Ylraphon (pronounced: /iʊlˈrɑːffɒn/ ee-ul-RAFF-on or: /iˈɪlrɑːˈfɒn/ ee-IL-ra-FON or: /ijɪlrɑːfɒn/ ee-yil-ra-fon), also known as Yrlaphon,[note 1] was a town in the Vast, lying on the eastern shore of the northern end of the Dragon Reach, at the eastern end of the Hunt Trail.
History[edit | edit source]
Elven Habitation[edit | edit source]
In the city's first century (prior to −1435 DR), the silver dragon Pharyssolnyth dwelled in Yrlaphon. There she wrote the Tablets of Pharyssolnyth, which detailed how dragons learned and handled magic.
Drow raided Yrlaphon in the winter of −722 DR and weakened its defenses. The city fell to overwhelming orc hordes in the summer. For her efforts, the Srinshee became known as the "savior of Yrlaphon's Survivors". She took the Tablets of Pharyssolnyth with her to Srinshinnar.
Vastar and Roldilar[edit | edit source]
At the beginning of the 600s DR, Aleratha Ilnatar, an elven sorceress of Ylraphon, assisted the dwarves invading Vastar in enchanting over a thousand orcslayer weapons with which to destroy the orcish realm.[note 2]
Vastar fell to invading dwarves in the Year of the Spellfire, 610 DR, who in turn raised the kingdom of Roldilar. As Ylraphon was the northernmost port in the Vast, it was a valuable location and the dwarves developed a town there.
Roldilar fell in the Year of the Bloody Crown, 649 DR. The dwarves fled as orcs invaded and pillaged the town. Once more, they inhabited a ruined city but developed another orcish stronghold.
Human Habitation[edit | edit source]
But humans began widespread settlement of the Vast, and Ylraphon's docks were again valued. They attacked, and following a bloody conflict amongst the ruins, the orcs were wiped out and the humans had conquered the place. A loose council of merchants rose to govern Ylraphon.
Around the middle of the 11th century DR, a band of treasure seekers from Ylraphon followed rumors of gold to the eastern rimwood of Cormanthor. They brought with them twelve aurumvorax to dig up the landscape and search out the gold, only to be attacked and devoured by them when they'd found rich veins in the hills. The aurumvorax fed and multiplied, and thus were introduced to Cormanthor.
Ylraphon's prosperity declined through the mid–14th century DR as it suffered a series of attacks and setbacks. Lord Lashan Aumersair of Scardale directed raids against Ylraphon as part of his campaign to rule the Dalelands, until his fall in the Year of the Worm, 1356 DR.
The neighboring city of Calaunt also competed aggressively with Ylraphon. Its agents employed intimidation tactics and a few careful murders to make certain that Ylraphon could not grow to compete with Calaunt or take its trade. The townsfolk were struggling and their town in decline by 1370 DR.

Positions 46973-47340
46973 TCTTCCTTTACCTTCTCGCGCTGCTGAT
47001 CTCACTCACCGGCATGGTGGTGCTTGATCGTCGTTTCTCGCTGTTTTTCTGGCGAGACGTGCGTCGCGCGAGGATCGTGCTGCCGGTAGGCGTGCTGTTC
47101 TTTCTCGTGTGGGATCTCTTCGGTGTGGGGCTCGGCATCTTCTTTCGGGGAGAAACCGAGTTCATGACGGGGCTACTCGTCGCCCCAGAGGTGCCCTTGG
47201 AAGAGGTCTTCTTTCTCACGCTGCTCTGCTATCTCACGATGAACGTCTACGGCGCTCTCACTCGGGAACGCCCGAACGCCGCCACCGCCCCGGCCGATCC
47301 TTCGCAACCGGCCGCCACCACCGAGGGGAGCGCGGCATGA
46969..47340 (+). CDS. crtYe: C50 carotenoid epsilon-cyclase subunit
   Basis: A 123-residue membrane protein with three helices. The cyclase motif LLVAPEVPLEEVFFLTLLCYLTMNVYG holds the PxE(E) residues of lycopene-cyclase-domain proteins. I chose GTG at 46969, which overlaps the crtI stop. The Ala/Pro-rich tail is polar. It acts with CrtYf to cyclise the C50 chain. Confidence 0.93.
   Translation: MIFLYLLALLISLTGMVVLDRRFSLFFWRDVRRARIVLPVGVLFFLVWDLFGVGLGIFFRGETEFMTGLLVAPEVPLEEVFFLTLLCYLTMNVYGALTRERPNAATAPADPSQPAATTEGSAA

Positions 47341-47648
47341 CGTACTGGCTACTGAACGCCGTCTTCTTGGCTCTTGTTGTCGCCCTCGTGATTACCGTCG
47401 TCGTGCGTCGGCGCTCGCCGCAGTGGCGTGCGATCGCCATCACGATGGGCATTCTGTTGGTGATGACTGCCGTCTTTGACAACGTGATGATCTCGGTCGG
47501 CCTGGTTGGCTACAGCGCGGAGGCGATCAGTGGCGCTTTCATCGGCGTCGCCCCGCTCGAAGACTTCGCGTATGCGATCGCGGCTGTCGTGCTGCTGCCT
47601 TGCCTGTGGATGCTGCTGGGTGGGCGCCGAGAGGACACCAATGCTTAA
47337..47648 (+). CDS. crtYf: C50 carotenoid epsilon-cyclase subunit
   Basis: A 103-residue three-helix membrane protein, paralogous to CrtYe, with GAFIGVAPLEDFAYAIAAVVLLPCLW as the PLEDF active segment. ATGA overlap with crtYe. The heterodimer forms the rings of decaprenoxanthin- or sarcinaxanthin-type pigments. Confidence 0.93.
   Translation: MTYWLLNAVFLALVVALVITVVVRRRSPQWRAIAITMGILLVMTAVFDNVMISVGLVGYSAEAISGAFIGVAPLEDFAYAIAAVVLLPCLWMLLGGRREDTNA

Demographics[edit | edit source]
Government[edit | edit source]
In former days, Yrlaphon was ruled by orc chieftains.
Relations[edit | edit source]
The city of Calaunt to the south worked against Ylraphon. Its rulers employed intimidation tactics and a few careful murders to make certain that Ylraphon could not grow to compete with Calaunt or take its trade.
Economy[edit | edit source]
Ruled by a council of merchants, trade was important to Ylraphon. In the 1300s DR, it grew off trade captured from Harrowdale, but it suffered a series of attacks and setbacks through the mid–14th century DR, facing cutthroat competition from Scardale and then Calaunt. It was struggling by 1370 DR, but remained a favorite port-of-call for independent merchants and others looking for a discreet or covert entry or exit to the Vast. A great deal of gold was exported through Ylraphon, but as pirates lurked in the Dragon Reach hunting for ships out of Ylraphon, the gold-ships only went as far as Harrowdale and Hillsfar to shift their cargo onto other vessels.
Culture & Society[edit | edit source]
The human inhabitants of Ylraphon resembled those of the Dalelands, and had similar dispositions. They were likely to be descended from the same ancestral stock as those who settled the Dalelands, but did not cross the River Lis into Cormanthor. It was sometimes thought of as part of the Vast but others categorized it amongst the Moonsea settlements.
Several wealthy merchants and powerful mages were born in Ylraphon, but none stayed there. Instead, they quickly went to other lands to make their fortunes or seek adventurers, and rarely came home. On the other hand, adventurers from outside regularly came to Ylraphon to explore the old tombs and temples found in the ruined parts of Ylraphon and the neighboring Flooded Forest. In addition, a variety of pirates, bandits, and wanderers came to Ylraphon for sanctuary.
With strange monsters increasingly prevalent around the Flooded Forest by 1370 DR, local hunters around Ylraphon grew well-armed and gathered into large bands. They did not dare camp in local woodlands overnight, instead returning to their homes warily in the evenings.
Description[edit | edit source]
The town was originally a much larger city, built by elves, but its eastern outskirts were all in ruins by the 1360s DR. The Flooded Forest encroached on its eastern side, and was in the process of reclaiming its north-east. These overgrown ruins included several large, aboveground tombs and crypts, large enough to house a number of people and even horses, and provided shelter and hiding places for wanderers, bandits and pirates.
Recurring local stories told also of ruined temples of Bane, Gruumsh, and Moander within these parts of the Flooded Forest, north of Ylraphon. One was the House of Moander. They tended to be built on raised and drier areas of the swamp.
Legends & Rumors[edit | edit source]
The ruins and tombs circling the town were a common target of adventurers seeking treasure or magic, but they'd been entirely robbed by orcs by 1370 DR, leaving little bar a few undead. However, with adventurers finding treasure in the House of Moander shortly before that time, more wealth was thought to lie hidden in the temples.